CNN
CNN 8 Oct 2020

Vice presidential fact check: Daniel Dale selects his lie of the night

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Vice President Mike Pence echoed some of President Donald Trump's most common falsehoods and misleading statements during the lone vice presidential debate with Sen. Kamala Harris (D-CA) -- though in a more restrained, neatly packaged way.
The Salt Lake City debate was a less chaotic affair when compared to September's first meeting between Trump and former Vice President Joe Biden. But there were traces of that event in Pence's delivery of some of the same lines that the President often repeats.
Harris, too, made some claims that were misleading or lacked context, but those paled in comparison to the litany of statements from Pence that were either untrue or needed additional context.
Coronavirus and the Trump administration's response dominated the start of the debate and was referenced throughout, and the threat of the virus -- due to the plexiglass barriers separating each desk -- was apparent before either candidate spoke a word. The rivals also argued over economic recovery, the future of health care in America and the importance of tackling the climate crisis.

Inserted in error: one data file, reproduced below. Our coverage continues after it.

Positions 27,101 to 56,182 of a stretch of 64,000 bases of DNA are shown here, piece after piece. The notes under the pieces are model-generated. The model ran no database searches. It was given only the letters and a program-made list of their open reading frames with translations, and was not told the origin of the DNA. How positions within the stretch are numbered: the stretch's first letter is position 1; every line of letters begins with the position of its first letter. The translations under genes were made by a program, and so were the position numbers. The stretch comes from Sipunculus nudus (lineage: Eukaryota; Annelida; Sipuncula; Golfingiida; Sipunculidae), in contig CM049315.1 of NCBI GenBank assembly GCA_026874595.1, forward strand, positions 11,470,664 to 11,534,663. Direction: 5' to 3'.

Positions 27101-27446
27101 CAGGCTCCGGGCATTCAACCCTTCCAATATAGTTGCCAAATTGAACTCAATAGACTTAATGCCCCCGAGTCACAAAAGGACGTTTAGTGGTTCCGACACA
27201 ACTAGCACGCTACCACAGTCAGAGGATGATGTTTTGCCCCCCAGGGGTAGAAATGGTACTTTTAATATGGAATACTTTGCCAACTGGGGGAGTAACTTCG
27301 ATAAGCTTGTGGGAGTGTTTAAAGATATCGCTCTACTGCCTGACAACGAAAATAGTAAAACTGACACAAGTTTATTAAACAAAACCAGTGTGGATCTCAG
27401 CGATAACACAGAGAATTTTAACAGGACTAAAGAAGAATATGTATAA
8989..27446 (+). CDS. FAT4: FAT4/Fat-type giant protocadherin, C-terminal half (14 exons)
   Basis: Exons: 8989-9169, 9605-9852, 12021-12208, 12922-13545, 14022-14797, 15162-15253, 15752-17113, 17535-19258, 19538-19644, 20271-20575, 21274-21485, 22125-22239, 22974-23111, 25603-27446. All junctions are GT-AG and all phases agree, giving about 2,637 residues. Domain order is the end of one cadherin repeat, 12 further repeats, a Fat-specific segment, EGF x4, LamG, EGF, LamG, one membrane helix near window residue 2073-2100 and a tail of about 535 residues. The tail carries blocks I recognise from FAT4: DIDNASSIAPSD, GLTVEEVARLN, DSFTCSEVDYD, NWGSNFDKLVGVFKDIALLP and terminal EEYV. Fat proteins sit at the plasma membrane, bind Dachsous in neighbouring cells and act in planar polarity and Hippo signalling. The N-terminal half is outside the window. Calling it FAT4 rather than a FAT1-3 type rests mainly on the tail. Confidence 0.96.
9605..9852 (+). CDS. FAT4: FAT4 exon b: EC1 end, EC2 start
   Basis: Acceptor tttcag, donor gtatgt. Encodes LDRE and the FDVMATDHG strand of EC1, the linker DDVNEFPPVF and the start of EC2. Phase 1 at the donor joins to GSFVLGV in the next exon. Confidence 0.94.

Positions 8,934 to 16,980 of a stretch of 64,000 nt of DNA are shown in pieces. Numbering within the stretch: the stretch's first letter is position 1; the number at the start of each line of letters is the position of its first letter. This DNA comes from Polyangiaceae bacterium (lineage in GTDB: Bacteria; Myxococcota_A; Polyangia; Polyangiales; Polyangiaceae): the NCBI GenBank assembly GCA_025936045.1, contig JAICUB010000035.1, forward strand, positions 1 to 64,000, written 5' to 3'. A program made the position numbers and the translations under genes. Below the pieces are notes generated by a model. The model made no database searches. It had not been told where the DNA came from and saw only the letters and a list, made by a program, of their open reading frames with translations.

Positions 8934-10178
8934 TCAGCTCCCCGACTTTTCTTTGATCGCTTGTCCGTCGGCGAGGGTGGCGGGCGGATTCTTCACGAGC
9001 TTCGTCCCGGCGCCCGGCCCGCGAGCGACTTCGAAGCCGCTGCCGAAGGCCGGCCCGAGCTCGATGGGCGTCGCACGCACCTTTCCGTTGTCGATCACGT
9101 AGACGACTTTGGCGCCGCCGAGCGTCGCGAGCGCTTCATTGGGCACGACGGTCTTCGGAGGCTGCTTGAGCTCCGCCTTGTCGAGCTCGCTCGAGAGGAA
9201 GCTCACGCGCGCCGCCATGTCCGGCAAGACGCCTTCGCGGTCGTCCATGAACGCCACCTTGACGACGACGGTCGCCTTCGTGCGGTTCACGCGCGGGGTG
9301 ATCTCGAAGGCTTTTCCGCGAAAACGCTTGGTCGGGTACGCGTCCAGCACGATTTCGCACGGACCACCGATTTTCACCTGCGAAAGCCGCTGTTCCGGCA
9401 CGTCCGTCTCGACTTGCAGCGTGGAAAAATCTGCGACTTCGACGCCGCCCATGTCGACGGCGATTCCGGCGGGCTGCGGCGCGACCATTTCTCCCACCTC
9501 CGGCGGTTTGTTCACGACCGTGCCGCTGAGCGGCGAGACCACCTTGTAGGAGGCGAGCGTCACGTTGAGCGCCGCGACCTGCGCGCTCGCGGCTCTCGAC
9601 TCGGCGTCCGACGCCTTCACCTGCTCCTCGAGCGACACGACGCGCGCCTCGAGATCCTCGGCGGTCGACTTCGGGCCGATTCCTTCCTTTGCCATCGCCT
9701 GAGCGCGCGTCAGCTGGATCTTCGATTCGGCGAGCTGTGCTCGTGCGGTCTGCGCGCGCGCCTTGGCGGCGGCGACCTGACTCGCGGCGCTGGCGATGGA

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Vice President Mike Pence and Senator Kamala Harris meet in Salt Lake City for the Vice Presidential Debate.
Democratic vice presidential hopeful, Kamala Harris, and sitting Vice President Mike Pence sparred over coronavirus, the economy and the environment in Salt Lake City on Wednesday night, but no clear victor was able to emerge. Both presidential candidates tweeted out messages of support following the relatively civil debate, with President Donald Trump claiming that his running mate had "WON BIG," while Democratic nominee Joe Biden told Kamala Harris that she had "made us all proud tonight."
Although vice-presidential debates normally play a less significant role in the run-up to the US election, with the recent outbreaks of COVID-19 in the White House and the age of the two presidential candidates, there was keen interest in the outcome of the clash. In comparison to the raucous debate between Biden and Trump, the two remained civil. Pence was warned several times for going over his allotted time, but the clash had little in the way of surprises.
The Democrat's main point of attack was over the government's response to the coronavirus pandemic, lambasting the coronavirus task force, of which Pence is the head, saying that the "administration have forfeited their right to reelection." Pence was able to respond quickly saying: "Our nation has gone through a very challenging time this year. But I want the American people to know that from the very first day President Donald Trump has put the health of America first." However, the Republican vice president was not as able to swat away an unexpected intruder that caused perhaps the biggest stir of the night. Pence seemed unaware of a fly that landed on his head during the debate, but many of those watching were all too aware of the insect stealing the show.
Vice President Pence and Democratic vice presidential nominee Kamala D. Harris confronted one another at the first and only vice-presidential debate on Oct. 7.

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